Blue Lotus Gallery: HK UNSEEN
Time: 4:00pm - 8:00pm
Time: 11:00am - 1:00pm
Fee: Pay as you wish
The story of Hong Kong is one of constant change, but as they say, memories last forever. People remember the 1980s as the golden era: square looking cars steeped in the smell of diesel and fumes shared the streets with jam packed trams (only costing 30 cents) … and the odd bicycle. The streets were busy with an endless stream of people: labourers carrying bulky luggage on their shoulders, dapper men sporting hats with matching ties and an increasing amount of professional office ladies. Many are nostalgic for these simpler days where men were men, women were women and youth still had its innocence.
The 80s marked a period where the city was establishing itself as an international player on the world stage.Significant steps were taken, such as the Stock Exchange of Hong Kong was incorporated in 1980culminating in the creating the financial hub it is today. This was the era before the internet, when phones were still bulky things with dial numbers and with the only wireless device being a pager only used by people involved with emergencies. Success stories of rags to riches were not uncommon and felt within attainable grasp making the ‘Hong Kong Dream’ a reality.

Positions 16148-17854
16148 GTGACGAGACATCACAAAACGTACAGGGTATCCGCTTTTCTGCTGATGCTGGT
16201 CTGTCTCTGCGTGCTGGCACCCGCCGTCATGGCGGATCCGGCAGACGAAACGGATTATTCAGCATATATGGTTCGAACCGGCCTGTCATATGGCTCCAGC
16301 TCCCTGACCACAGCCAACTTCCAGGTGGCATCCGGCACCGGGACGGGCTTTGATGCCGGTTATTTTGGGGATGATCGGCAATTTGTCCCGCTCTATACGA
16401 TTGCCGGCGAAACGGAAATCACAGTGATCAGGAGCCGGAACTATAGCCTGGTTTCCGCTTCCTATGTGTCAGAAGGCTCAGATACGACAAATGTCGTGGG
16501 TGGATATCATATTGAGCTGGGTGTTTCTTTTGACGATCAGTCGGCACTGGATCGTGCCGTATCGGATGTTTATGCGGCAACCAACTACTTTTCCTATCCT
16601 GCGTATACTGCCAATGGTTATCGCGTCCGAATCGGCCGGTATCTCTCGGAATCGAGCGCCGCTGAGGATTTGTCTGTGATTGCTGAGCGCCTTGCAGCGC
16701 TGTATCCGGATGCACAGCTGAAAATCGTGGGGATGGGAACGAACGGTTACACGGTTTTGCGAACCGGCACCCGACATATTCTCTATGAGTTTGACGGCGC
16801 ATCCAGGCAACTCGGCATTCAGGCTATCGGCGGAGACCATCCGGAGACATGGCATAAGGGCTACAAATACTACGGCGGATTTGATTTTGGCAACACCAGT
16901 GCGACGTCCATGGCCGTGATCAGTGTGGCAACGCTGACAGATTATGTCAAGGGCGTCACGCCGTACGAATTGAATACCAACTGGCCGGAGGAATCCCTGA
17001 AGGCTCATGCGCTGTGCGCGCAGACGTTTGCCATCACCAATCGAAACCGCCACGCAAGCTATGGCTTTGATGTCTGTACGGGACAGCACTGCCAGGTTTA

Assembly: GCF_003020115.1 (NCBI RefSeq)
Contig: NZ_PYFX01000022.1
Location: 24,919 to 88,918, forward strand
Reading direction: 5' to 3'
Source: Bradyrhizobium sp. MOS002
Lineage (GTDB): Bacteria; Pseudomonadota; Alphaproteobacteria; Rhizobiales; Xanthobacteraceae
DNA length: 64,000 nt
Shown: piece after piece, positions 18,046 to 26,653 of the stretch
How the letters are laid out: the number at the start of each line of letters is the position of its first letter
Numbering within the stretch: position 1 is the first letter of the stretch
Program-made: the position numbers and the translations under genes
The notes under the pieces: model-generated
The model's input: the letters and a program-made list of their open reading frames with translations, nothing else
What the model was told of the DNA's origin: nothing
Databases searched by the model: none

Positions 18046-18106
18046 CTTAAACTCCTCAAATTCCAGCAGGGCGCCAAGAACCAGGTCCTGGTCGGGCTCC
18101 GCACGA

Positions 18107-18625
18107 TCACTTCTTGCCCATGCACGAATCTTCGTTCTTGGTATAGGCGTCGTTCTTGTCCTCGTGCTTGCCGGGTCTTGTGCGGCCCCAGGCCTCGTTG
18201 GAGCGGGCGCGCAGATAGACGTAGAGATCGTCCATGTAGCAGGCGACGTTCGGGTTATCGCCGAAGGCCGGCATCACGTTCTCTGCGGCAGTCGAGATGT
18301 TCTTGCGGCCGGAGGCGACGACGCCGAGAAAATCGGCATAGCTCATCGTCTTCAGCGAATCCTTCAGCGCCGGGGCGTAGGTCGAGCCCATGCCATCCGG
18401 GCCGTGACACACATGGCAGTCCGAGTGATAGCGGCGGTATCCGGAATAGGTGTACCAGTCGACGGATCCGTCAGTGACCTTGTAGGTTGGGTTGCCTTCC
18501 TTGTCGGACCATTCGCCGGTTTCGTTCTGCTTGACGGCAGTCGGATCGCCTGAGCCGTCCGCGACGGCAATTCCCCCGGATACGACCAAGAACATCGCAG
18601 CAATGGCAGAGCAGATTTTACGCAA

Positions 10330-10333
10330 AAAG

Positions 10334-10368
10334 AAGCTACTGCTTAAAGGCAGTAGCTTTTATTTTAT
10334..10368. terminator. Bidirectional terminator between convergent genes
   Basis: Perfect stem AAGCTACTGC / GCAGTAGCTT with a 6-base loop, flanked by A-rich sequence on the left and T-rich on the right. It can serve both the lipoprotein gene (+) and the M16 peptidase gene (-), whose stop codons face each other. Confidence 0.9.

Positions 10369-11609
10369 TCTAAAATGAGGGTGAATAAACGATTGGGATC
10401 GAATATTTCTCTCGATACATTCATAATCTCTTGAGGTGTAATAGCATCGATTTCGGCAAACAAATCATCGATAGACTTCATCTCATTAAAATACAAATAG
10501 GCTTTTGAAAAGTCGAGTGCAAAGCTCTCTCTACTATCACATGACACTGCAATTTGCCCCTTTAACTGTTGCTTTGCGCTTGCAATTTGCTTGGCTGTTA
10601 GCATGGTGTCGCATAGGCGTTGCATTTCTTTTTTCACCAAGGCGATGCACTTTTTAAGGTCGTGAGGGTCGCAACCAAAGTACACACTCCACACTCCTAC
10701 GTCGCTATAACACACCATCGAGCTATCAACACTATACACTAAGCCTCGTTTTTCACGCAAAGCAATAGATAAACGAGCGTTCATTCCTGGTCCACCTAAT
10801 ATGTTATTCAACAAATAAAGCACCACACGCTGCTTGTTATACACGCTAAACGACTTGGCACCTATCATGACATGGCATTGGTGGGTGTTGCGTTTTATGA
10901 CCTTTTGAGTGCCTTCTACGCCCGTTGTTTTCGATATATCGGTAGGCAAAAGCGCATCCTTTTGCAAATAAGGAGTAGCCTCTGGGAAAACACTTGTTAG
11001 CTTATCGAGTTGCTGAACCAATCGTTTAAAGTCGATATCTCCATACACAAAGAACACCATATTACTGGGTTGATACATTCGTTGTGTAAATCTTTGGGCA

At night, the city was lit up by an ocean of neon signs deafened by the noise of airplanes skimming low overhead towards Kai Tak Airport. Bars in Wan Chai were packed with sailors accompanied by an entourage of pretty young girls. Cantonese music was at its peak when the songs of legends such as Leslie Cheung and Anita Mui came blaring from every transistor radio. Evermore, Hong Kong cinema starring upcoming young talent like Chow Yun-fat put local popular culture on the map.
All this happened under the yellow haze of a simple yet playful atmosphere, captured by Greg Girard’s lens.At 18, when arriving here on a freighter from San Francisco, he spent a year working and trying to save a little money after high school for this trip, “I first visited Hong Kong in 1974, and made several later trips in the 1970s and early 1980s before moving to the city in 1982. Most of the photographs were made before I became a professional photographer, and show the Hong Kong I explored without any thought to how the pictures might be seen or where they might end up.”
Girard’s photographs are a reaction to the visual feast exploding in front of him, feeling excited by the opportunities Hong Kong had to offer, “Like any ‘golden age’ you don’t realise you were living in it until much later. Perhaps the 1980s were special because popular culture, particularly the films but also the music, played such a huge role in defining what Hong Kong was at the time.”
Blue Lotus Gallery is honoured to present the solo exhibition – HK UNSEEN, exclusively showcasing Greg Girard’s old photographs of Hong Kong that have yet to be published. Girard transports us back to the 80s reliving the memories of times now long gone
Zoom Artist Talk With Greg Girard
Join a Zoom Artist talk with Greg Girard, where he will share more about the HK UNSEEN exhibition, his unpublished old photographs of Hong Kong, and the stories behind them.
RSVP for the event by email.